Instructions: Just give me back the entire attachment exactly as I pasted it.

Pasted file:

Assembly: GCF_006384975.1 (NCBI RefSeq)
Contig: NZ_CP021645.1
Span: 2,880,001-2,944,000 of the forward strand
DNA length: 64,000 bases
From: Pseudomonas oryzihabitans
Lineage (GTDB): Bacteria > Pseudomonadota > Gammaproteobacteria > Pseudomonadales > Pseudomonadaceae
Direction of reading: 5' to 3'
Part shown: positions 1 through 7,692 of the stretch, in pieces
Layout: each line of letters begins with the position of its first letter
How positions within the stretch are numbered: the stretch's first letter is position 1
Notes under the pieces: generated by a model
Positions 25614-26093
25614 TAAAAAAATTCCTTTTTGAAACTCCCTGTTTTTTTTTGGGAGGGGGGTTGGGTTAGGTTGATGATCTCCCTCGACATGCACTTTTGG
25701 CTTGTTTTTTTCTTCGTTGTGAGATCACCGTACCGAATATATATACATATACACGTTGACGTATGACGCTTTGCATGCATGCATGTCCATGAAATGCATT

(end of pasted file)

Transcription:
Assembly: GCF_006384975.1 (NCBI RefSeq)
Contig: NZ_CP021645.1
Span: 2,880,001-2,944,000 of the forward strand
DNA length: 64,000 bases
From: Pseudomonas oryzihabitans
Lineage (GTDB): Bacteria > Pseudomonadota > Gammaproteobacteria > Pseudomonadales > Pseudomonadaceae
Direction of reading: 5' to 3'
Part shown: positions 1 through 7,692 of the stretch, in pieces
Layout: each line of letters begins with the position of its first letter
How positions within the stretch are numbered: the stretch's first letter is position 1
Notes under the pieces: generated by a model
Positions 25614-26093
25614 TAAAAAAATTCCTTTTTGAAACTCCCTGTTTTTTTTTGGGAGGGGGGTTGGGTTAGGTTGATGATCTCCCTCGACATGCACTTTTGG
25701 CTTGTTTTTTTCTTCGTTGTGAGATCACCGTACCGAATATATATACATATACACGTTGACGTATGACGCTTTGCATGCATGCATGTCCATGAAATGCATT